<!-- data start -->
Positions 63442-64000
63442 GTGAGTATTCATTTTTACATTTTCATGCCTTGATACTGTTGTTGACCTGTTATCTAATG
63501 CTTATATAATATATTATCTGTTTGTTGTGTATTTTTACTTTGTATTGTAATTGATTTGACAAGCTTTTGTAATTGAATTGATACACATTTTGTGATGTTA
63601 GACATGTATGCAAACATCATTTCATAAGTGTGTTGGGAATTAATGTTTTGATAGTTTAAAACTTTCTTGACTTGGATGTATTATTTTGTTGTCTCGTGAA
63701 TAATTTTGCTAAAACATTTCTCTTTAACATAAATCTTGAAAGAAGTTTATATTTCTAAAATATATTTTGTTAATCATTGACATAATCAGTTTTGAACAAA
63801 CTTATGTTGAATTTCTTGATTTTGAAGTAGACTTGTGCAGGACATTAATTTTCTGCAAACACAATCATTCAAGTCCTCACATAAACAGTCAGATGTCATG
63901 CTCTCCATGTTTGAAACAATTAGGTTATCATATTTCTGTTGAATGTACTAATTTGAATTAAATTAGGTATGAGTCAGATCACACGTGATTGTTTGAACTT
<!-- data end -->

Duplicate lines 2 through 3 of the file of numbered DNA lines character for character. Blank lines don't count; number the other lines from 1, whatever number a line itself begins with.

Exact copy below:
63442 GTGAGTATTCATTTTTACATTTTCATGCCTTGATACTGTTGTTGACCTGTTATCTAATG
63501 CTTATATAATATATTATCTGTTTGTTGTGTATTTTTACTTTGTATTGTAATTGATTTGACAAGCTTTTGTAATTGAATTGATACACATTTTGTGATGTTA